His face was covered in dark whiskers, his greasy hair was pulled away from his face, and from his pungent smell, she could surmise it had been a good number of years since he’d bathed. “I said to clean yerself up!” he growled. “We have a boat to catch.” RODRİCK HAD BEEN on Skye for two days and was not any closer to finding Muriel McFarland than he had been the day he arrived. He was sorely tempted to head to the public stables where he’d left his horse, catch the next ferry, and return to his clan. Earlier that morn he had finally tracked down Kathryn McCabe-MacDonald at her home. The woman had pretended she had no earthly idea who Muriel McFarland was or what he was talking about. Irritated, he’d left the house to find a tavern where he could get good and bloody drunk. As he was trudging down the path heading back into Portree, he began to feel as though he were being followed. Someone was in the woods that lined the path.

He could hear the faint rustle of leaves and soft footfalls. Whoever it was, they were not very good at being unobtrusive. Ever so slowly he placed a palm on the hilt of his sword. He didn’t want the person in the woods to know he was aware of their presence. Up ahead, the path forked and the woods ended. He wished then he’d brought his mount so he could make a swift exit if needed. God only knew who might be waiting for him at the branch in the road. Surrounded by forest on both sides, he knew he was at a disadvantage. While he was never one to run from a fight, he was also not a stupid man. He was alone, at least a mile from Portree, without his steed or anyone to help him.

But he wasn’t called Rodrick the Bold for no reason. He had just made the decision to attack first when the person in the woods drew closer to the road. “M’laird!” a female voice whispered. He spun with sword drawn, ready to do battle. He heard a slight squeak of fright in response. “I mean ye no harm!” the woman called out to him. “Show yerself,” he ground out, itching for a fight. Cautiously, the woman stepped forward through the thick brush. She was a stout woman of mayhap forty years, with light brown hair and fear-filled eyes. She glanced quickly back toward the house before looking at him again.

“I mean ye no harm, m’laird,” she told him. “But I ken where Muriel McFarland be.” Dubious, he raised a brow as he narrowed one eye. She sent another look back toward whence she’d come. “They sold her to Fergus and Anthara MacDonald, me laird’s brother and his wife, they did. That poor girl!” She shivered and shook her head. “I heard ye talkin’ to me mistress. She lied to ye, she did. Muriel was here for a few months, but then they sold her to Fergus.” She looked so sad — as well as afraid — that he had to believe what she was telling him.

He took a long hard look at his surroundings. His instincts told him the woman was alone, that this was not a ruse to draw him into battle. “I must get back afore she notices I be gone. Go to Portree, m’laird. Help that poor girl. Fergus is no’ to be trusted. I fear what he’s already done to her.” She started to turn back into the woods. “Wait!” he called out to her. “Where in Portree do I go?” “They live no’ far from the docks, in a big house.

Just ask anyone there and they can tell ye, they can.” She said nothing else before disappearing back into the woods. MURİEL DİD her best to keep up with her captor. She’d lost one slipper within moments of being all but dragged out of the house. The man — who had refused to tell her his name — declined to stop long enough for her to grab it. His sweaty hand clung to hers with such force she worried he’d crush her bones. Down the crowded streets of Portree he pulled her. The rain had let up earlier and was now naught more than a heavy mist. Just enough so it clung to her brown dress, her face and hair. Anthara had refused to allow her to take anything with her, not even her own cloak.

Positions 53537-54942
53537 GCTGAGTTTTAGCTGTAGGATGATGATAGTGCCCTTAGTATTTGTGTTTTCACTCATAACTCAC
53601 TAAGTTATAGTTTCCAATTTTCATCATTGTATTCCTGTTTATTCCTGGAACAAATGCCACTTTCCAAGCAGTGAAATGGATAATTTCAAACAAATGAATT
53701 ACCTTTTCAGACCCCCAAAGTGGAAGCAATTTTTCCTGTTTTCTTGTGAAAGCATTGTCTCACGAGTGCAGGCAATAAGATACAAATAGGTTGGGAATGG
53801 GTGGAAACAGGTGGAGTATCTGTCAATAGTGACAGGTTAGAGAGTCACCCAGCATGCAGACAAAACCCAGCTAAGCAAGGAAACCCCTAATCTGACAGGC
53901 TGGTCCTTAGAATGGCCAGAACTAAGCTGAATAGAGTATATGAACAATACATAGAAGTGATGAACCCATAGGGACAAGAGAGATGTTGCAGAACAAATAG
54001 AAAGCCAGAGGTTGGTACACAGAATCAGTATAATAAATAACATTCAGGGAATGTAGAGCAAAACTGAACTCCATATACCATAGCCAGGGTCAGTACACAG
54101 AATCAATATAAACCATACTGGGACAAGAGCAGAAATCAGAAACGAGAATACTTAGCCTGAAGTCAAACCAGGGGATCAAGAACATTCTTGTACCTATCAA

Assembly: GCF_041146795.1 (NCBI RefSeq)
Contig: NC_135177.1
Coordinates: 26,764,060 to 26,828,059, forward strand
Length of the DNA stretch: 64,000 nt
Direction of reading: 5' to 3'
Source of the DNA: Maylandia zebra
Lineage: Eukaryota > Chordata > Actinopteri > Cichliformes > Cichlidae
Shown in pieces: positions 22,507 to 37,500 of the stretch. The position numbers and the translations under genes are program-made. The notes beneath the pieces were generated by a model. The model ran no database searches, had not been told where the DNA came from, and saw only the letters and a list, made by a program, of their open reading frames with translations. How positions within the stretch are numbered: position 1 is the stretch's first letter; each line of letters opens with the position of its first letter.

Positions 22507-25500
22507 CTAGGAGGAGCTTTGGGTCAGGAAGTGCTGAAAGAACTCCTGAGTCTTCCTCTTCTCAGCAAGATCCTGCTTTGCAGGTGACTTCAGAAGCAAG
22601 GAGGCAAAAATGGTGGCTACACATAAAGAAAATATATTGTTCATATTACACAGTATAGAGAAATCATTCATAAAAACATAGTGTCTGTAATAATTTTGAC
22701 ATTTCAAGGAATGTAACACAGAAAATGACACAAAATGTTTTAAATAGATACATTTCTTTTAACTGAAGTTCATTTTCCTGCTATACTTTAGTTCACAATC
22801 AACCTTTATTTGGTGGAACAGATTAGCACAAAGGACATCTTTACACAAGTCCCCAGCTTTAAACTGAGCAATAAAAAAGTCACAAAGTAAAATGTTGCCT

’Twas one more slap in the face, another way for Anthara to prove she had the upper hand. They headed south toward the docks through mud and muck. The cold mud seeped through her bare toes as well as her slipper. Soon, she could see the tall masts of several ships. As they drew nearer, with him shoving their way through the crowds, her heart cracked with each step she took. Once, she tried pleading for someone to help her, to tell them she was being taken against her will. But the tall, smelly man yanked harder, giving her no time to beg for mercy. Soon she smelled the salty sea air blended with the scent of fish and bodies that seemed as fond of bathing as the man pulling her along. Seagulls, osprey, and gannets flew overhead, diving down into the sea. The braver birds were trying to steal the day’s catch from fishermen’s boats.

Instinct warned her she was heading to her death. Right before they’d left Anthara and Fergus’s home, Fergus had taken great delight in letting her know she had been sold to the ship’s captain for the paltry sum of five groats. “And I was lucky to get that much, considering the shape ye be in,” he had told her. Oh, how she wanted to use her fingernails to scratch out his eyes! But there had been no time, no opportunity to do so. As her heart cracked, her stomach roiled at the thought of what lay ahead. She’d not try to raise any false hope that the captain would be kind or generous. Any man who would buy a woman was not a man who could be trusted. And if her experience with Fergus was any indication of what lay in store for her on that ship… She made a decision then. The first opportunity that presented itself, she would fling herself overboard and let the sea have her. Death was the only preferable alternative to the life she was certain she’d find on that ship.

“Hurry it up!” the smelly man called out over his shoulder. “The cap’n is lookin’ forward to meetin’ ye.”